A Quiet Place (2018)
Directed by John Krasinski, who stars with real life wife Emily Blunt, A Quiet Place has crept up on the box office and reportedly had the best opening weekend of the year since Black Panther. Proof that positive buzz and good old fashioned word of mouth still has the power to make a genre outing a surprising success.
So is it any good? The answer is yes. In fact it’s very good. Smart and efficient and clocking in at a spritely 98 minutes – take note, please, a horror doesn’t need to be any longer than this – A Quiet Place packs a punch both in the fear stakes and also emotionally. Set in the near future where the planet has been invaded by spider-like creatures who are blind and hunt on sound alone, we’re thrown straight into the action as the Abbott family forage for supplies in an abandoned supermarket in a small town in rural USA. Evelyn (Blunt) and Lee (Krasinski) lead their three children barefoot and on tip-toes silently back through the woods towards home, a farm in the middle of nowhere. But tragedy strikes and we’re introduced to the terrifying alien threat in one swift and brutal attack…
Cut to months later and the Abbotts are picking up the pieces and surviving in silence, but to add another complication, Evelyn is now heavily pregnant. And newborn babies are not known for their silence… It won’t be a huge spoiler to reveal that when the baby comes along everything goes to shit and the Abbotts are thrown into a rapidly escalating battle with the monsters that lie in wait. And not all of them will survive to the finish.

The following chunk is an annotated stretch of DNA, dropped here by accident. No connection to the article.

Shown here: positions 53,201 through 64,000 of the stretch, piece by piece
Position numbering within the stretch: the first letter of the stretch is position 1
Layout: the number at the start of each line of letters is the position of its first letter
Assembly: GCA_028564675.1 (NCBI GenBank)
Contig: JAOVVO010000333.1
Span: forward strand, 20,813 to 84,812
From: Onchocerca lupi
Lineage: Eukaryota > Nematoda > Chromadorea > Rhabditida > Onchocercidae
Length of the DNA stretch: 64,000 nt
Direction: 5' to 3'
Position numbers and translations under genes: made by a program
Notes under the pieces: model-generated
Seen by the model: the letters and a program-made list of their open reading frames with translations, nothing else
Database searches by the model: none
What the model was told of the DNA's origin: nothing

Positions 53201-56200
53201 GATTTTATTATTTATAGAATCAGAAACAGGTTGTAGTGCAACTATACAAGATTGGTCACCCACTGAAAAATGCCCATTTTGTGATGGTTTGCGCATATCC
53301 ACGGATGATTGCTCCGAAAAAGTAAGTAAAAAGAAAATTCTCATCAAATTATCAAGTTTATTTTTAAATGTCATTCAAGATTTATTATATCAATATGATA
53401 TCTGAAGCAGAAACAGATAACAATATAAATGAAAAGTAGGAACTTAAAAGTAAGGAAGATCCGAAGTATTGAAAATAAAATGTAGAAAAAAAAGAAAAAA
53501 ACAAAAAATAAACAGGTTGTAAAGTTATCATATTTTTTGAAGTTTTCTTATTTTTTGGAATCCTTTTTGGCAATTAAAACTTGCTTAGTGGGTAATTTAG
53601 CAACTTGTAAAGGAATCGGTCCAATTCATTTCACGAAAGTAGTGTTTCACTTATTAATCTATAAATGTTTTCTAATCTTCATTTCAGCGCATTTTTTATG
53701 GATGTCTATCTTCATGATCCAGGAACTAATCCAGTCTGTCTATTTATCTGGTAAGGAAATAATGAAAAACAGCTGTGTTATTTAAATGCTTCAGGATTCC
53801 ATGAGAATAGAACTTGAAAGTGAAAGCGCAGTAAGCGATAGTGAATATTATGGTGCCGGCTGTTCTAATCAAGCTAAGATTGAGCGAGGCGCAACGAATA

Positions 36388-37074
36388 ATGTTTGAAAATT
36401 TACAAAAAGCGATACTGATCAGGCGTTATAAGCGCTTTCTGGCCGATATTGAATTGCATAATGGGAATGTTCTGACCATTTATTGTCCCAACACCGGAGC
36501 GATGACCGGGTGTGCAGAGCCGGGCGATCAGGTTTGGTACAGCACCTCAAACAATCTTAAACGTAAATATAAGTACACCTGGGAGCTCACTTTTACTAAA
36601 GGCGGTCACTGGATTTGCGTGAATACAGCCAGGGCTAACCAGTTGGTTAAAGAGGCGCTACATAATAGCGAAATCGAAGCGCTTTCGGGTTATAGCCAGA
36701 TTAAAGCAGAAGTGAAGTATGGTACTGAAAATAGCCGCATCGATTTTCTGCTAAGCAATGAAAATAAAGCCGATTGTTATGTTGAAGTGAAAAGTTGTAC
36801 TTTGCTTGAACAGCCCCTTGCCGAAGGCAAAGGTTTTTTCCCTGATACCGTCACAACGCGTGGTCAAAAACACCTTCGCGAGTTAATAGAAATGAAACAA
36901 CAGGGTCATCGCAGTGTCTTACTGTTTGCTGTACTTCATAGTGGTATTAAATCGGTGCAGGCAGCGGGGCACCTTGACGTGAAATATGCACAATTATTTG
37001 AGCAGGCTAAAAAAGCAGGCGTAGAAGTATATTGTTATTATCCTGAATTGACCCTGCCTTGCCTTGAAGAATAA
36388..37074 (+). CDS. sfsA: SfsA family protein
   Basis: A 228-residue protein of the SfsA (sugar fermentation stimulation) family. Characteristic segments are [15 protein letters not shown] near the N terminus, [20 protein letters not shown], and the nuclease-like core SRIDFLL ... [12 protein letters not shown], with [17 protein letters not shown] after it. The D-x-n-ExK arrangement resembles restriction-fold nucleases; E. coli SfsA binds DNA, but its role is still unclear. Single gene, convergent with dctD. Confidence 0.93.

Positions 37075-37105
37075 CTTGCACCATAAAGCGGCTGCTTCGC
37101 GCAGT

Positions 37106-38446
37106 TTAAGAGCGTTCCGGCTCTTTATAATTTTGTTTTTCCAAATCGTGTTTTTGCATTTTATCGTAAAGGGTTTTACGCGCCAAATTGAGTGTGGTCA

A Quiet Place takes its time to get going but once the attacks begin there is barely room to breathe. The tension is hiked up to the power of ten as Krasinski’s script, refreshingly low on dialogue but a tad high on sentimentality, throws some pretty nifty set-pieces our way. The family take on the aliens in corn-fields (hello Shyamalan and Stephen King), grain-silos, a flooded basement, and at one point even in a bathtub…
The premise – sound can kill – means the film absorbs its audience whilst at the same time encouraging them to be quiet! Who knew? In the rapidly infuriating multiplex culture of keeping the film noisy to cover the smart-phone obsessed chattering bag-rustling masses, here’s a film that actually quite cleverly silences its viewers. So not only are you more immersed in the action, but you’re actually less obnoxious at the same time. Win win!
The movie brings the scares, the tension, and excellent performances by the young cast who play the Abbott kids tug at the heart strings. Deaf actress Millie Simmonds is especially touching as daughter Regan (where have we heard that name before) who’s disability could prove to be the ultimate undoing of the marauding creatures.
Being a hardened cynic I found some of the more sentimental moments a little queasy, but don’t let that put you off. This surprising and smart horror movie revels in treating genre fans to all the right tropes in all the right places, and reminds the jabbering masses that silence is golden.
Now shut the fuck up and watch the damn movie.